I thought we'd end the day in the green, so I was wrong because we didn't make it all the way back. But it was a slight change from the last few days because breadth perked up again, barely red, with the S&P down over 10 points and then turning green around midday.
I know it seems all I do is harp on this subject, but as I explained yesterday, breadth is important and until it weakens enough for the McClellan Summation Index to roll over, the chopfest is likely to continue.
But today we need to discuss a chart pattern. It's an island reversal. I bring it up because I referenced it on the weekend on Twitter and now it seems my inbox is filled with folks pointing it out. It is an ominous pattern. You have seen me discuss it when it comes to stocks. It is also a bullish pattern when it appears at a low. Longtime readers will recall this bullish pattern in JPMorgan (JPM) - Get Free Report that I flagged at the lows about one year ago.
If that gap left from Monday's trade does not refill (so the S&P would have to say under 2290), then it gets more bearish. So why aren't I screaming from the hilltops to sell everything? Because I care more about the indicators when it comes to the "market," and until we get a downturn in breadth it seems difficult to get so bearish.
There are plenty of indicators that are not confirming the move on the upside. You've heard me discuss them daily. Today we would add that the number of stocks making new lows on Nasdaq has increased to levels not seen since late December. That's with Nasdaq at all-time highs. But to get real downside, breadth must falter for longer than a day or two.
Away from that, the utilities came to life today. I don't know if they can break out on this try (they might need some more backing and filling), but if they do cross over that line I suspect folks might finally take notice. This group remains one of the groups nearly everyone says to avoid, so of course I am drawn to it!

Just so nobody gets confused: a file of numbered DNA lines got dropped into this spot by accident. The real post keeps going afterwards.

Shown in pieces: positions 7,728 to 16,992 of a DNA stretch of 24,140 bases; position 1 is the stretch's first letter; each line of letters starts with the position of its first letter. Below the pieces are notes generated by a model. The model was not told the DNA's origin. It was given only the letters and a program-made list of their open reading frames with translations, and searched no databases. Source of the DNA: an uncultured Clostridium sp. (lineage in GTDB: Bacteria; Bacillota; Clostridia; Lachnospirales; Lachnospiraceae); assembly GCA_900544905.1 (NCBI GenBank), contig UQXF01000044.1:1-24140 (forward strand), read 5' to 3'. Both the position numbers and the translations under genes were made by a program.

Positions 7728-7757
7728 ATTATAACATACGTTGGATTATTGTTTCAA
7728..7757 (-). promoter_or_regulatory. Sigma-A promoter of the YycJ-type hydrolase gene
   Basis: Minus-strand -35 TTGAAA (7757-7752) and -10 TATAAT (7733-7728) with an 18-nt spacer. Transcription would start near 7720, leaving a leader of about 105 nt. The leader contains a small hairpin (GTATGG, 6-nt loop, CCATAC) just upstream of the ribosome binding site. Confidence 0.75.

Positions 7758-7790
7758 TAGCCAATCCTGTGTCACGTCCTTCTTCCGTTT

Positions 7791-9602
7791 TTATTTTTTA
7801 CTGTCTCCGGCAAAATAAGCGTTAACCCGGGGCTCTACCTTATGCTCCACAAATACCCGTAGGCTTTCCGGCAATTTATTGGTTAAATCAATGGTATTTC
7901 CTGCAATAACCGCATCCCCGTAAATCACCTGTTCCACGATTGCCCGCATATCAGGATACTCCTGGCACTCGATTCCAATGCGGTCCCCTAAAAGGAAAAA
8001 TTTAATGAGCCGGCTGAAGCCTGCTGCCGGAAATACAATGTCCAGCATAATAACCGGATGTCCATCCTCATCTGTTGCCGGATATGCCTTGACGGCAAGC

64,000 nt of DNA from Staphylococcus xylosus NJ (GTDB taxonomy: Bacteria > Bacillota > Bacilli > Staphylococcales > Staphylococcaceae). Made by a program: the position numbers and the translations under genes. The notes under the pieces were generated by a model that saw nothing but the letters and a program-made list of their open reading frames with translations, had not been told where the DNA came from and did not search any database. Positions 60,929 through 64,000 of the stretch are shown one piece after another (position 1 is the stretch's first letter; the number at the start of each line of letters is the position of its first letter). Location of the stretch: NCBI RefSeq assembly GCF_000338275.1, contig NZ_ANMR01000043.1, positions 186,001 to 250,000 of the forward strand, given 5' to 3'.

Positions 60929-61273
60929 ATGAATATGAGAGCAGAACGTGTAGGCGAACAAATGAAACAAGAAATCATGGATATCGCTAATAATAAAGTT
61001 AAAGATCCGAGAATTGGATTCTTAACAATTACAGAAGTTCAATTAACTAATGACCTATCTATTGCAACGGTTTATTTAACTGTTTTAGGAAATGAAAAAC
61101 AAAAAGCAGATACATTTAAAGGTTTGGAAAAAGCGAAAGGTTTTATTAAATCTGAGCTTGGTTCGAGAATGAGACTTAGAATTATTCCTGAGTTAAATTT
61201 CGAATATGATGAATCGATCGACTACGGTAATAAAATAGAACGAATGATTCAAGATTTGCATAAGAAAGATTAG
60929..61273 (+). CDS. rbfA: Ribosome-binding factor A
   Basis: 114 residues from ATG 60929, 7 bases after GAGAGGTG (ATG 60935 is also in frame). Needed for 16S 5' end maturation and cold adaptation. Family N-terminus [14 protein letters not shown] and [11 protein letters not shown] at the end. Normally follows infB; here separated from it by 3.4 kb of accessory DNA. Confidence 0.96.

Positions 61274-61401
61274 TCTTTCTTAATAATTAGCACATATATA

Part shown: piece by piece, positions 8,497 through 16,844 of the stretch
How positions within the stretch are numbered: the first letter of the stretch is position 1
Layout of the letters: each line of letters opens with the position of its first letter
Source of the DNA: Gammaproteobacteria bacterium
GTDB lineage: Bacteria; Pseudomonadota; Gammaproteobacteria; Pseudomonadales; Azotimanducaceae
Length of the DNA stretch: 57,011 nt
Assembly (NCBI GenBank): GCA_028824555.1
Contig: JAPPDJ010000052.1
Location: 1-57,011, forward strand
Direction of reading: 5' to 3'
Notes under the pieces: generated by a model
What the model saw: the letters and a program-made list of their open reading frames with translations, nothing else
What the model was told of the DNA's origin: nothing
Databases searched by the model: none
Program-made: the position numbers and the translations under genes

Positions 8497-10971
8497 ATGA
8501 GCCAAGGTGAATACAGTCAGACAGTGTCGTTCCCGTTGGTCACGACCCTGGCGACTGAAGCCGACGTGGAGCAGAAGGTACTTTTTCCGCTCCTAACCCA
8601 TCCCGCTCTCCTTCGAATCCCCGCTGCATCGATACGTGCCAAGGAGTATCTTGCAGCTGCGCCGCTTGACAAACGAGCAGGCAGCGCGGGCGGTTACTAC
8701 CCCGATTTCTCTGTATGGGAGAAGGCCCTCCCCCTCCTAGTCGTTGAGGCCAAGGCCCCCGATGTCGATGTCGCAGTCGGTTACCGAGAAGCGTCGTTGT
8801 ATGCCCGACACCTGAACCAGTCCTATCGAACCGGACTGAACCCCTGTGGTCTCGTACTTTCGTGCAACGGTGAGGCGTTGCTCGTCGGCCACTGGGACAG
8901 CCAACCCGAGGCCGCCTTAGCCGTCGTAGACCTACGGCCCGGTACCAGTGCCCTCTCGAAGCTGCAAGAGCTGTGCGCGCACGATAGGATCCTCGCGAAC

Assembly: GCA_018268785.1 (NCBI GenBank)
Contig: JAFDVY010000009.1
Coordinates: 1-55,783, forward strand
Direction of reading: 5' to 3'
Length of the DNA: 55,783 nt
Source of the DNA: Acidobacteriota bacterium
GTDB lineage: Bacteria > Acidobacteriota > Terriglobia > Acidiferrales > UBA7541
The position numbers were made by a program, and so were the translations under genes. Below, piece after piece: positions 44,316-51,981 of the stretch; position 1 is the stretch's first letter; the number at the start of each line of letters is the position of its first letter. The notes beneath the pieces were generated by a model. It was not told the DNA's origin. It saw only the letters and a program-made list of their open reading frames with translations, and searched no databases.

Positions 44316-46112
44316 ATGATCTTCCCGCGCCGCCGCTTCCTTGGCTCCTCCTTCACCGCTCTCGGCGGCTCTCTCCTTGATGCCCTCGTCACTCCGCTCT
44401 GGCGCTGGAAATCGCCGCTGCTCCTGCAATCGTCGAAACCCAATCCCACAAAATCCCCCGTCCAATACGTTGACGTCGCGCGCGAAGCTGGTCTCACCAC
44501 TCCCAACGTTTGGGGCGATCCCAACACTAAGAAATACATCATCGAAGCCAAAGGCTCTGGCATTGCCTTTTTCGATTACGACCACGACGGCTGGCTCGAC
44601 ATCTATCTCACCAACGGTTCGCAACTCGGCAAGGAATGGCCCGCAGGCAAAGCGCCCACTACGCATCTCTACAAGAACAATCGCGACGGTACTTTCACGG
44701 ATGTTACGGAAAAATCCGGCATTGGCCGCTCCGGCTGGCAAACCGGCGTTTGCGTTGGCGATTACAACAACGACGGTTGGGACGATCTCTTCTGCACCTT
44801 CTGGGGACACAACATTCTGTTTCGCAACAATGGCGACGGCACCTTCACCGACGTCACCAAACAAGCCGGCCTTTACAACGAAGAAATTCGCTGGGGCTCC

Tomorrow we get the Fed non-announcement and then folks will turn their heads toward Friday's employment number. I think we can make another try higher tomorrow, but in the end it is still my view that the best we can really do on the upside is this giant chopfest we have lived in for six or seven weeks. And we'll continue to watch that island gap.
TripAdvisor (TRIP:Nasdaq) does not report earnings for another couple of weeks, but it continues to hand in there. There is a measured target around $57. There is the spike high around $56 and there is the gap fill near $60. So let's say if it can get going from here, the target would be in that wide spread between $56 and $60. I probably would not want to be long into earnings, though.
The McClellan Summation Index is discussed above. It is still chopping sideways.
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I was asked to revisit GlaxoSmithKline (GSK) - Get Free Report, which we looked at about a month ago. It is one of the few drug stocks I like (Abbott is another) and I think it is trying to bottom. While it has plenty of spikes to overcome (one near $40 and another around $40.50), I think if it can get over that blue line it should make a try for the black line, and if it does that it improves the chart greatly.
I know we looked at Arconic (ARNC) - Get Free Report recently and I honestly cannot recall if I liked it or not. The blue lines represent some sort of fan line with the black line being the biggest obstacle and would be considered the third fan line. Once you cross the third line, it is supposed to be quite bullish (or bearish if you break the third fan line of uptrend lines). If it can cross the black line, the measured target is near $27.
I see very little reason to buy Gulfport Energy (GPOR:Nasdaq). The black line gives it some support since you can see it bounces off it every time, but it is in a downtrend. It's also possible there is an unfulfilled measured target near $16.